I was tidying up a few things a few days back when I came across this comment from Echorich, in response to my lavishing praise on Record, the 2018 release from Tracey Thorn:-

“Record is all about strength, doubting it, gaining it, using it, sustaining it. It was certainly one of my favorite albums of 2018. I’m currently obsessed with the track Smoke. I might suggest it for Some Songs Are Great Short Stories…”

Let’s just say, it’s a great suggestion.

From Carlton Road came Mirriam and Joab
Came Mirriam and Joab
Came Mirriam and Joab

From the wide flat fields to the rolling smoke
to the rolling smoke
to the rolling smoke

I made a little home in the family
a family, a family

As the years went by they led to me
led to me

In good time they had a son called James
who had a son called James, were there no other names?

The first world war and the second one came
the second one came
the second one came

My mother now was a teenage girl
she survived the blitz
she survived the blitz

Though she knew a girl, who knew a girl
Who was blown to bits
who was blown to bits (ah, ha)

London you in my blood and
you’ve been there for so long
London you in my blood but
I feel you going wrong

And so my parents fled the smoke
some ancient feel for green awoke

But I look down the railway line
back to the city, that felt like mine
Where no one cared, what clothes you wore
Or who you loved, what books you bought
Where you were born, what God you loved,
or so I thought
or so I thought

London you in my blood and
you’ve been there for so long
London you in my blood but
I feel you going wrong

And though its streets are paved in gold
all bought and sold
all bought and sold

Still the river runs its course
Back to its source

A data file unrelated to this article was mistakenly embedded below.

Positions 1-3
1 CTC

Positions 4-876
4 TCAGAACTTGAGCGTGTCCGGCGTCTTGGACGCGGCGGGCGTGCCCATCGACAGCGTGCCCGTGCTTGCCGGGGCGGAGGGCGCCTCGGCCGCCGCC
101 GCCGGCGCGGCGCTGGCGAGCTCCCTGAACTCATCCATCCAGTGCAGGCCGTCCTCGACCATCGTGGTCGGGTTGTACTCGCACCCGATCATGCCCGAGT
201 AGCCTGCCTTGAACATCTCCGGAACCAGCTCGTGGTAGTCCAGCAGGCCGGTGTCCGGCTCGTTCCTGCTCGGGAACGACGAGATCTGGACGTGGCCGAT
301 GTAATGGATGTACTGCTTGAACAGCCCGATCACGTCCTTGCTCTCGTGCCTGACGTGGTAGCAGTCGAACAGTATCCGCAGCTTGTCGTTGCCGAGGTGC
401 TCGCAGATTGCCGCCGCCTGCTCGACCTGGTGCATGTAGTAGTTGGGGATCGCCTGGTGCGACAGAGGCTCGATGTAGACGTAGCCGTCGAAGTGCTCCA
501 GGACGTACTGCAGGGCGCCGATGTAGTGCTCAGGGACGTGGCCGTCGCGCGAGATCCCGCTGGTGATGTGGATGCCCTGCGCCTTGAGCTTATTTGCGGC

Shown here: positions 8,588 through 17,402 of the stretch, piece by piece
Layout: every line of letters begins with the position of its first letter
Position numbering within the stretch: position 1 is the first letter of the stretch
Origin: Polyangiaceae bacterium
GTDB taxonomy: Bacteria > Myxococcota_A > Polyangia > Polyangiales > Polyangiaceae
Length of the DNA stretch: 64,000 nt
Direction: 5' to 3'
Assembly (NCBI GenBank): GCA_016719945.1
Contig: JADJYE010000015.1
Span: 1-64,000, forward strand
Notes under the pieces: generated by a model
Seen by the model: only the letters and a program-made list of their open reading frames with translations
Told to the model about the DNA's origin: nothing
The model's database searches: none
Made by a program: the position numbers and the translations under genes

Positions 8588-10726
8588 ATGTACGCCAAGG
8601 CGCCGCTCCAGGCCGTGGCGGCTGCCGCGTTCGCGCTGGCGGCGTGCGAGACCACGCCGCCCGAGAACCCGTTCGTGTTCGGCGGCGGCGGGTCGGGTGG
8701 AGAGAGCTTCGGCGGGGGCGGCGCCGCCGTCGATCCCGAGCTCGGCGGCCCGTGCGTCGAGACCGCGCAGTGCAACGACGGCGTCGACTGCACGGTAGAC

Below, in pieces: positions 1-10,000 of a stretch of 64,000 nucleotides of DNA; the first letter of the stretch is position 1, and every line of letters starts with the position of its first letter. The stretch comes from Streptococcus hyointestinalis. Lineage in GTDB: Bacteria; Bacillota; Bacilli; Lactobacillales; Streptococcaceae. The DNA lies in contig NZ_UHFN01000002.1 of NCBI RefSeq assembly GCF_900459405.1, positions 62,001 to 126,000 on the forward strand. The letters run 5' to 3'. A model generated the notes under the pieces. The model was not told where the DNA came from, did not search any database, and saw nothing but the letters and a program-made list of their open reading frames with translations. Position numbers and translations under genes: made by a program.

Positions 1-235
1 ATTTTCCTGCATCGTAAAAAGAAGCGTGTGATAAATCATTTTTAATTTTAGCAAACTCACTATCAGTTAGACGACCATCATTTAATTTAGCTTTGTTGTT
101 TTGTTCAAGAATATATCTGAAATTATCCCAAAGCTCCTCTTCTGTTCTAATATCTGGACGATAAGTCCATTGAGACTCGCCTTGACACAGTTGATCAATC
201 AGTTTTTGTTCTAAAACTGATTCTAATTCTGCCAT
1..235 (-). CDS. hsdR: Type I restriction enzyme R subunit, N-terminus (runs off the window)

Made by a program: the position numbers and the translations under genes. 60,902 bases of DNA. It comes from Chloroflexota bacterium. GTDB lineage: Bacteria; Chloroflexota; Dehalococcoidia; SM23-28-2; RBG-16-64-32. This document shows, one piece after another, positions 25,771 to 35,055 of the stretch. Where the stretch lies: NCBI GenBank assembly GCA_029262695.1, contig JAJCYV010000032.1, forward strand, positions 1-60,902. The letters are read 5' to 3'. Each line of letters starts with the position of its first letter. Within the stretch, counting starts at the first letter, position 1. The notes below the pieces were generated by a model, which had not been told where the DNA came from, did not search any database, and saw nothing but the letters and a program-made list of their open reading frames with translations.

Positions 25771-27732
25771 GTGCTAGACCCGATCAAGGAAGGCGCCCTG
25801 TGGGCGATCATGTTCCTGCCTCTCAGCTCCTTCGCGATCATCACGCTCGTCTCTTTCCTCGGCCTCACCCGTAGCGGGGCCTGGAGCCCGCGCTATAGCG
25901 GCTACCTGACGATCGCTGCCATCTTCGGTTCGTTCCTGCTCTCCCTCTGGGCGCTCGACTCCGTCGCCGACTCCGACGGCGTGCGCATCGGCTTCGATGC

back to its source

Tied and broke and river fleet
and hearts that beat,
and hearts that beat

Blood that flows and hearts that beat
And hearts that beat…

From Carlton Road came Mirriam and Joab
Came Mirriam and Joab
Came Mirriam and Joab

From the wide flat fields to the rolling smoke
to the rolling smoke
to the rolling smoke

mp3 : Tracey Thorn – Smoke



One of my favourite albums of last year was bought on a whim.

The cancellation of the next train home meant I could spend some bonus time in a record store close to Glasgow Central station. I always like to buy something when I’m in the shop, even if it is just a cheap paperback book or DVD. I noticed a display near the shop entrance promoting a new album by Tracey Thorn, something I wasn’t, until this point previously aware.

Regular readers will know that I’ve long been fond of Everything But The Girl but that I’ve also used the blog to offer the opinion that Tracey’s greatest vocal performance came when she guested for Massive Attack. I’ve a couple of her recent solo albums in the collection, neither of which I’ve regarded as essential listening, albeit they both contain a number of very fine moments. I have, however, enjoyed Tracey’s forays into the world of books, particularly her autobiographical work Bedsit Disco Queen, one of the most engaging and honest tomes about life in the music business. It was my thoughts about the book rather than the more recent albums which made me take a CD copy of Record to the counter.